On the sales side or the personal reach outside, I mean we use HubSpot, I’ve used Contactually, which is another program that adds a layer of accountability for staying in touch with folks. What I would say, you have to have some measurement and accountability to keep you on top of it, because I’ve far eclipse the days of being able to remember everybody that I should reach out to on a Friday afternoon. So, finding whatever system works for you. I’m big on leveraging different tools and anything that I can do to automate and stay in touch with folks at scale. At the same time, we’ve all been on the other side of those generic mail merge emails that you can tell doesn’t have an authentic human on the other side. So, it’s balancing those things, right? Balancing automation, scale, sequences, all those tools that can be extremely powerful if they’re not used responsibly. If it doesn’t pass the smell test, you could do a lot more damage than good.

Liston Witherill:
Yes, and I agree. I think the big thing is for me at least automation with people who you already have a strong relationship with often fails, unless it’s clearly the point of it was to be automated. So, like a newsletter, right, is a great way to just be on someone’s radar every week or every month. If it’s purporting to be a one-to-one contact, but it’s automated, we can all tell that that’s not a real thing. One thing you mentioned was accountability, and so you talked about tools, you talked about all the different ways and some of the specific tools that you’ve used, but how do you stay accountable essentially to yourself? You’re the business owner and you’re the one who’s responsible for reaching out to these contacts. What is your mechanism for accountability?

Dan Golden:
My team kicks my ass, so that’s part of it. So, we’ve focused each of our … I measure everything so we count in terms of projecting our pipeline, we keep on going further and further up the food chain in terms of finding those leading indicators that tell us we’re doing the right things to fill and nurture the pipeline. So, I have to report back to my team. I’m sort of in a … it’s not my official title, but every agency owner is an SDR. Whether you want to be or not, whether you like doing it or not, agency owners, especially early on, your job is biz dev. Early on you might also be doing the work. As an agency owner, that is a core accountability.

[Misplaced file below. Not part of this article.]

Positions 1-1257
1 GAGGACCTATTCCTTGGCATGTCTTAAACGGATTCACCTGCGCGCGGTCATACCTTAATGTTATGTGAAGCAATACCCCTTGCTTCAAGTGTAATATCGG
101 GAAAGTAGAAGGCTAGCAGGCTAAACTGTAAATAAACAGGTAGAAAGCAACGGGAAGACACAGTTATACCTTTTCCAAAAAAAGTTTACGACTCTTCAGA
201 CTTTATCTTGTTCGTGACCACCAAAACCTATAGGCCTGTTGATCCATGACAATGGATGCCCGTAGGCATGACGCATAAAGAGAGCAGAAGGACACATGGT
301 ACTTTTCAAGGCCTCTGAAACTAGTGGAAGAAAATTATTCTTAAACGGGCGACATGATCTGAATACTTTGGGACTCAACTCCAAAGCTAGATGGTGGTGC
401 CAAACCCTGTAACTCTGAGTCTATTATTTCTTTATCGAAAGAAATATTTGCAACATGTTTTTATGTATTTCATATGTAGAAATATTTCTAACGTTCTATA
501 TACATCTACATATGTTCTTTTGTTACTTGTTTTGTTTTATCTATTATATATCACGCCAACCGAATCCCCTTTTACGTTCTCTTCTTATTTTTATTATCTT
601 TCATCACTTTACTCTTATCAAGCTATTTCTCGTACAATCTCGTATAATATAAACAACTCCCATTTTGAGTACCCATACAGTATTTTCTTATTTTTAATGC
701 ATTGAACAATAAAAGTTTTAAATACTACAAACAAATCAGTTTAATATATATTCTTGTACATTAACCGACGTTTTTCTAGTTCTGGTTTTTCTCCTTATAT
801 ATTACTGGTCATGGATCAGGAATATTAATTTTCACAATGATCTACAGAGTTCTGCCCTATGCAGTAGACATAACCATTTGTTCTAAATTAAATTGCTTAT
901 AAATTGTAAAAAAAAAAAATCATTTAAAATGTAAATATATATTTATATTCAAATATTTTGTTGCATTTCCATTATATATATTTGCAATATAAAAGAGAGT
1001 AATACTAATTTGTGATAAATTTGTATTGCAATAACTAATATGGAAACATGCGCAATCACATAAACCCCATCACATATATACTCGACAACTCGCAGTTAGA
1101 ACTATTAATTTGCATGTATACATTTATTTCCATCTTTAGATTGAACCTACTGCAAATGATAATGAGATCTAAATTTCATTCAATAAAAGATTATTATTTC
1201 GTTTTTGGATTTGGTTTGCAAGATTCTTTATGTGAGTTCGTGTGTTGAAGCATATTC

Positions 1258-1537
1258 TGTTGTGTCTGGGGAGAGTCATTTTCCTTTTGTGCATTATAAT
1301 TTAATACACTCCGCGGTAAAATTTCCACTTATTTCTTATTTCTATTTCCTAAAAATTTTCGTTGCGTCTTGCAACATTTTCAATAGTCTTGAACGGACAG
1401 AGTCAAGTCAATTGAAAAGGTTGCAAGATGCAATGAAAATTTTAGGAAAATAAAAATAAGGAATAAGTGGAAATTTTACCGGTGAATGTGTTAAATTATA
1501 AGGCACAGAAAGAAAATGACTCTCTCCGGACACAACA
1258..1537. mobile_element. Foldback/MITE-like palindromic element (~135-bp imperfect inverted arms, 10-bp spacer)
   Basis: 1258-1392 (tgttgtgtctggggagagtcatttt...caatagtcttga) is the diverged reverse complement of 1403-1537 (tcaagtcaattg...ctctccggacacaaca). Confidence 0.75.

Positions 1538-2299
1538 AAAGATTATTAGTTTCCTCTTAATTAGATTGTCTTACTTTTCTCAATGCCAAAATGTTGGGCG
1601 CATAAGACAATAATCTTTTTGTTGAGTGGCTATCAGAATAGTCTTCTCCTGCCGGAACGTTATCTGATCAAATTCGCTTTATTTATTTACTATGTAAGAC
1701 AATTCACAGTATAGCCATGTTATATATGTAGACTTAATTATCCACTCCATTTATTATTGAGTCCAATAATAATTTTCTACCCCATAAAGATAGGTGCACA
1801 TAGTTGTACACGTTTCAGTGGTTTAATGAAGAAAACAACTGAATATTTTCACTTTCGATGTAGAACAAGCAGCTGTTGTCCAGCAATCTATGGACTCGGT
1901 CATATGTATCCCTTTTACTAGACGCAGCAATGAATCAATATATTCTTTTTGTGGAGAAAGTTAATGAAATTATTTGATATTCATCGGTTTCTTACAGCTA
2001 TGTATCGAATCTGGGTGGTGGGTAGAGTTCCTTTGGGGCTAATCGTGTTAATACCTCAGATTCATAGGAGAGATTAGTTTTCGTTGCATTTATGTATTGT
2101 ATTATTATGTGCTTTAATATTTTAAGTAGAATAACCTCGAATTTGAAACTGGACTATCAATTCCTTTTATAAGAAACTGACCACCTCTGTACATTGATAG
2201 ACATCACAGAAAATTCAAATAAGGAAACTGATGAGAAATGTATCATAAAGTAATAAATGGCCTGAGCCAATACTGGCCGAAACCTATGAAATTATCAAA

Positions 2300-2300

Dan Golden:
I have to report back to the team. We look at my activity, the number of calls, number of leads and sales that have been driven from everything from speaking engagements to networking events. So yeah, I guess just being very open with your team and the more you share, the more you become accountable to it. I think that’s really … that’s helped at least in terms of keeping me to task, knowing that you need to speak up in front of a room full of your employees, you best be walking the walk.

Liston Witherill:
So, I know you also have on the subject of referrals, you have two separate referral programs on your website. You have one for agencies, but you also have one for individuals. I was just curious like, what is the strategy for those? Why don’t we focus on the one for individuals? What is the strategy behind them and how do you incent people to give you referrals?

Dan Golden:
The strategy behind it was I guess a happy accident, like many great things. We realized word of mouth was driving a ton of our new business and there were a handful of advocates, a couple of former clients that had moved on to new roles, and we would give the thank you or a little gift card, any sort of gesture was so well received and almost always led to more business in additional referrals. So, it only made sense to share the love. When someone brings over a client or recommends a client and gives us that warm introduction, that saves us a lot of money on marketing.

Dan Golden:
Frankly, the 10 times you would typically ask to chase a cold prospect versus a warm phone call that starts with trust, that there’s a financial benefit for us and why not share the love? Same with referrals that we send out, right? So, there’s a lot of stuff that we do at BFO and when someone comes asking for … and it has to be developed, which is not one of our core services and we farm that work out or send that over to a partner of ours. I’ve been building this brand for a decade, building trust and spending a lot of time, effort, energy, money. There’s certainly the what goes around comes around and I’m a believer in that, but I also believe in shared prosperity. So yeah, we just decided to make it a formal program and actually give a cut of the deal when someone in our network send a prospect our way and it turns into a contract.

Liston Witherill:
My feeling is you probably have the same problem with the referral program that you have with maybe existing clients and hoping to get referrals from them, which is, you can mention it to them, but if the moment isn’t right when you bring it up, then it may be forgotten a month later, three months later, six months later when the moment is right and they could be in a position to refer you, but they may not remember. What are you doing to address that? How can you stay top of mind with this referral program, if anything?

Dan Golden: